According to Byabakama, bribery has become an evil partner with elections in Uganda
PIC: Byabakama (second-left) and other commission officials arriving for the stakeholders' meeting in Jinja on Thursday. (Jackie Nambogga)
JINJA - The chairperson of the Uganda Electoral Commission (EC), Justice Simon Byabakama Mugenyi, has decried acts of bribery in Uganda's politics, saying they undermine the country's quality of democracy.
According to Byabakama, bribery has become an evil partner with elections in Uganda.
"But we are made to understand that bribery has become an evil partner with elections in this country, this undermines the quality of democracy," he said.
He was speaking at a stakeholders' consultative meeting in preparation for the Jinja East parliamentary by-election set for March 15, 2018.
It was attended by security operatives, civil society organisations that oversee elections, politicians, the media and aspiring candidates, among others.
It took place at the Jinja district council hall on Thursday.
However, Byabakama called for zero-tolerance to indiscipline and malpractices, including bribery of voters by candidates, their agents, friends and relatives.
He explained that bribery is prohibited under Section 68 of the Parliamentary Act.
It states that both the giver and the receiver are liable for criminal prosecution.
Unlike other constituencies such as Kagoma and Igara north seats whose results were cancelled due to bribery, Byabakama was optimistic that the nullification of the Jinja East parliamentary seat was not premised on bribery.
Therefore, Byabakama cautioned the aspirants to restrain themselves from such acts, saying they contravene the electoral laws and may lead to cancellation of election results.
"The law says an election result can be cancelled on grounds of bribery, despite the amount involved," he noted
According to Byabakama, the Jinja east polls will cost the EC sh400m to be convened.
"Can you imagine an exercise that has cost the stakeholders, including security about sh1b being cancelled because of sh1,000 or a sachet of waragi or bar of soap? Do we really have to go to the school of economics to understand that this is not tenable in economic terms?" Byamukama wondered.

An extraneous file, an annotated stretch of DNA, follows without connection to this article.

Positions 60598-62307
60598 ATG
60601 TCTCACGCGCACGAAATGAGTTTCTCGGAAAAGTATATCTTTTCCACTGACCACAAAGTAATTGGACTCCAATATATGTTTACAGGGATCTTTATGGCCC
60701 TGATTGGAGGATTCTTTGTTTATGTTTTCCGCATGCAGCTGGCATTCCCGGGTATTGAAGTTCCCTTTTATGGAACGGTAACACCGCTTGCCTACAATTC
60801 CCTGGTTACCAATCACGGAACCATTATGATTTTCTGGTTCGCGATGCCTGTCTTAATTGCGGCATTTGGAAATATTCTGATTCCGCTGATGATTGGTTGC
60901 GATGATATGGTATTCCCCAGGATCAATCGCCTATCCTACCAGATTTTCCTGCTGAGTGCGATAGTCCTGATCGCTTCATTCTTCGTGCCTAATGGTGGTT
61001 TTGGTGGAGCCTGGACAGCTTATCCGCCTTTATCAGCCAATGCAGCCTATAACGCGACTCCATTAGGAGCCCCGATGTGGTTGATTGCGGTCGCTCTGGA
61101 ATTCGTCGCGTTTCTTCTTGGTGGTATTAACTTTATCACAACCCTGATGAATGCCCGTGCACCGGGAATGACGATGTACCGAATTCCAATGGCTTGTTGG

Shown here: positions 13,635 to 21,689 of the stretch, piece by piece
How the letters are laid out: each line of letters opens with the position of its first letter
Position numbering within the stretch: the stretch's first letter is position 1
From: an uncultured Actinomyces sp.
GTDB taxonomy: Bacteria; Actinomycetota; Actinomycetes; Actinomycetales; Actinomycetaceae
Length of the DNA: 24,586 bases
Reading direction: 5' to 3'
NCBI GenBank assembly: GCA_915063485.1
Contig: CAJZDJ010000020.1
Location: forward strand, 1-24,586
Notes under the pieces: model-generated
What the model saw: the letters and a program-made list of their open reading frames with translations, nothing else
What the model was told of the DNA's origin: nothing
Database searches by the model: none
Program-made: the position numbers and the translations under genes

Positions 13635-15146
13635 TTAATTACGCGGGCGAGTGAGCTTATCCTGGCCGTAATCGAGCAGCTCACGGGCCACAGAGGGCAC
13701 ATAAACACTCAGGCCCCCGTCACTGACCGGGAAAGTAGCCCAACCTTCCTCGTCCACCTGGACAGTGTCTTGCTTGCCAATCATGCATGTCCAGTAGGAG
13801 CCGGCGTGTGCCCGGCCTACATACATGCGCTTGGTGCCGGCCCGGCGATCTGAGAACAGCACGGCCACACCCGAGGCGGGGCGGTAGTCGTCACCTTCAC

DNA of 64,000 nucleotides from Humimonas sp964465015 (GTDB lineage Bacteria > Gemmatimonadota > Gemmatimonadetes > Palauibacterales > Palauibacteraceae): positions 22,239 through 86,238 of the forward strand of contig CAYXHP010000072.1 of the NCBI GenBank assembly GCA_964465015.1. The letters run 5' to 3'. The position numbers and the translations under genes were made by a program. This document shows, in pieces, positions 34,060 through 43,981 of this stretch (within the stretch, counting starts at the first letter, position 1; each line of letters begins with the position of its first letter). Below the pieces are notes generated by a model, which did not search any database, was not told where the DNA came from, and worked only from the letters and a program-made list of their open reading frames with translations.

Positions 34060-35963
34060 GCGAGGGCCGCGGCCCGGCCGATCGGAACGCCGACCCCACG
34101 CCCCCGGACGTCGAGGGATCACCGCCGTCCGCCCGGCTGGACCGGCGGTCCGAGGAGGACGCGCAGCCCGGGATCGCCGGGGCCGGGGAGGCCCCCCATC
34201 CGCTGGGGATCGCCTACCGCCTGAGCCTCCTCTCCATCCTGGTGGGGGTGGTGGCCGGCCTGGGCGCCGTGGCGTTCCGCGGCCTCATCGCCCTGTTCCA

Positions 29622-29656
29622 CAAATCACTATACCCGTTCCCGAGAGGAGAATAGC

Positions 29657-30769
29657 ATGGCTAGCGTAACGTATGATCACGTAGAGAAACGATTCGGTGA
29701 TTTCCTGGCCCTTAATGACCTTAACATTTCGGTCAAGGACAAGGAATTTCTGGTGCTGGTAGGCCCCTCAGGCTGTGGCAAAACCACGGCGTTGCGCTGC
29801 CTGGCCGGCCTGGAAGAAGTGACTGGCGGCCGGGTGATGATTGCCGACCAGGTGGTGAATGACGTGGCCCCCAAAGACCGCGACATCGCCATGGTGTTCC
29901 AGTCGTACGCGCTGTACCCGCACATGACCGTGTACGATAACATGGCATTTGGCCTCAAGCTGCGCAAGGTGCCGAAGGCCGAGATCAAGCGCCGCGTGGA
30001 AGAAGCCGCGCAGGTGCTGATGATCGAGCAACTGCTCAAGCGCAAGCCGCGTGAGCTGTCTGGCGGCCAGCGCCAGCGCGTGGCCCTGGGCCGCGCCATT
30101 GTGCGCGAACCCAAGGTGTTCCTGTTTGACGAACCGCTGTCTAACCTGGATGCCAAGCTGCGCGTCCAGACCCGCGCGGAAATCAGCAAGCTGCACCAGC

He cited the Igara north election which was nullified due to a bribery of sh1.5m, but the EC spent sh500m to organise the bye-election.
He said political parties; the candidate and security agencies would incur a lot of money in such events and, therefore, called for zero-tolerance to bribery.
"Can we allow an exercise that cost about sh1b to be nullified over a sh1,000 bribe?, The exercise we are repeating is costing parties, candidates and security an excess of sh1.5b," he lamented.
Despite the EC earmarking sh400m for the Jinja East bye-election, Byabakama said the commission was going to spend more than sh500m in compensation of Mwiru's court expenses.
He wondered if what was being done was nurturing democracy by wasting government resources through what he described as ‘silly' things.
He added: "Ideally, bribing a voter to me is silly, because the repercussions are so huge if evidence is laid to prove that there was bribery.
Much as the commission levies nomination fees from aspiring candidates, Byabakama said they do not use the said monies as it goes to the consolidated fund.
Instead, he said, they get money from the treasury to organise the polls.
"The choice goes to the people of Uganda, whether we have to keep this kind of business, where we see resources going to waste because of our own deliberate misdeeds," he said.
Byamukama assured residents that incidents of bribery and violence would not occur in the pending Jinja east bye-election.
He cited Aruu north in Pader, where violent supporters disrupted a recount of vote exercise, which ended prematurely.
Byabakama said if the people had allowed a recount, EC would not have spent sh500m to hold a bye-election, but there was non-compliance with the EC law regarding vote recounting.
"That was money put in a democratic process and when one looks at the whole process, it was the indiscipline of our people," he noted.
Byabakama urged stakeholders to own the exercise as they were merely midwives aiding the delivery of a baby.
"This is your baby, ensure that there is no manyanga (disruption), an election is primarily built on the law which is the basic foundation of a democratic process and if we veer off that, then our structure will crumble down," he urged.
Therefore, he noted the need to sensitise people on their roles to ensure that Jinja east does not go back to another bye-election as it would be an insult.
"When others have representatives in Parliament, Jinja will be going for another bye-election and is that a service to the people," he asked.
He called for a peaceful process to avoid what he described as ‘overdose' deployment of the Police.
"We cannot have an election without Police, but the level of deployment is determined by our conduct, if it is peaceful, law abiding and tolerant, you won't see those ugly looking equipment," he said.